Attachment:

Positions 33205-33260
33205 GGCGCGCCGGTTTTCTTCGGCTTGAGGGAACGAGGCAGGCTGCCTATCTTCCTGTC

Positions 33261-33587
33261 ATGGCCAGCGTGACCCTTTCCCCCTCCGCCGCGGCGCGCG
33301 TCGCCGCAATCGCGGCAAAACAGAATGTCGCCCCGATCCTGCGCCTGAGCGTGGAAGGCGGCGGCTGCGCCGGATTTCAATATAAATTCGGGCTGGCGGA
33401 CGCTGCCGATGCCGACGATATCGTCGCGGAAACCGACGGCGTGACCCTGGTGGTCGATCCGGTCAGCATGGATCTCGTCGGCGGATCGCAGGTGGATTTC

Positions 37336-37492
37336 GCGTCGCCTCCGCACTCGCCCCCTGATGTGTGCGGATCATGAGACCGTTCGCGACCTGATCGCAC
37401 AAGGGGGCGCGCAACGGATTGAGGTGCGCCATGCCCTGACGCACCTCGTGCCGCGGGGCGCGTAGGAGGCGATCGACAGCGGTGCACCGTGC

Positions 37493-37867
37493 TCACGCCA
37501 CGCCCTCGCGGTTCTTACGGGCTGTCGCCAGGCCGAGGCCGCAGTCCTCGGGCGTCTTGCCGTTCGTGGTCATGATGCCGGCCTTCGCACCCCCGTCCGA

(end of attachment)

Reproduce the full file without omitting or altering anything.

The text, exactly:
Positions 33205-33260
33205 GGCGCGCCGGTTTTCTTCGGCTTGAGGGAACGAGGCAGGCTGCCTATCTTCCTGTC

Positions 33261-33587
33261 ATGGCCAGCGTGACCCTTTCCCCCTCCGCCGCGGCGCGCG
33301 TCGCCGCAATCGCGGCAAAACAGAATGTCGCCCCGATCCTGCGCCTGAGCGTGGAAGGCGGCGGCTGCGCCGGATTTCAATATAAATTCGGGCTGGCGGA
33401 CGCTGCCGATGCCGACGATATCGTCGCGGAAACCGACGGCGTGACCCTGGTGGTCGATCCGGTCAGCATGGATCTCGTCGGCGGATCGCAGGTGGATTTC

Positions 37336-37492
37336 GCGTCGCCTCCGCACTCGCCCCCTGATGTGTGCGGATCATGAGACCGTTCGCGACCTGATCGCAC
37401 AAGGGGGCGCGCAACGGATTGAGGTGCGCCATGCCCTGACGCACCTCGTGCCGCGGGGCGCGTAGGAGGCGATCGACAGCGGTGCACCGTGC

Positions 37493-37867
37493 TCACGCCA
37501 CGCCCTCGCGGTTCTTACGGGCTGTCGCCAGGCCGAGGCCGCAGTCCTCGGGCGTCTTGCCGTTCGTGGTCATGATGCCGGCCTTCGCACCCCCGTCCGA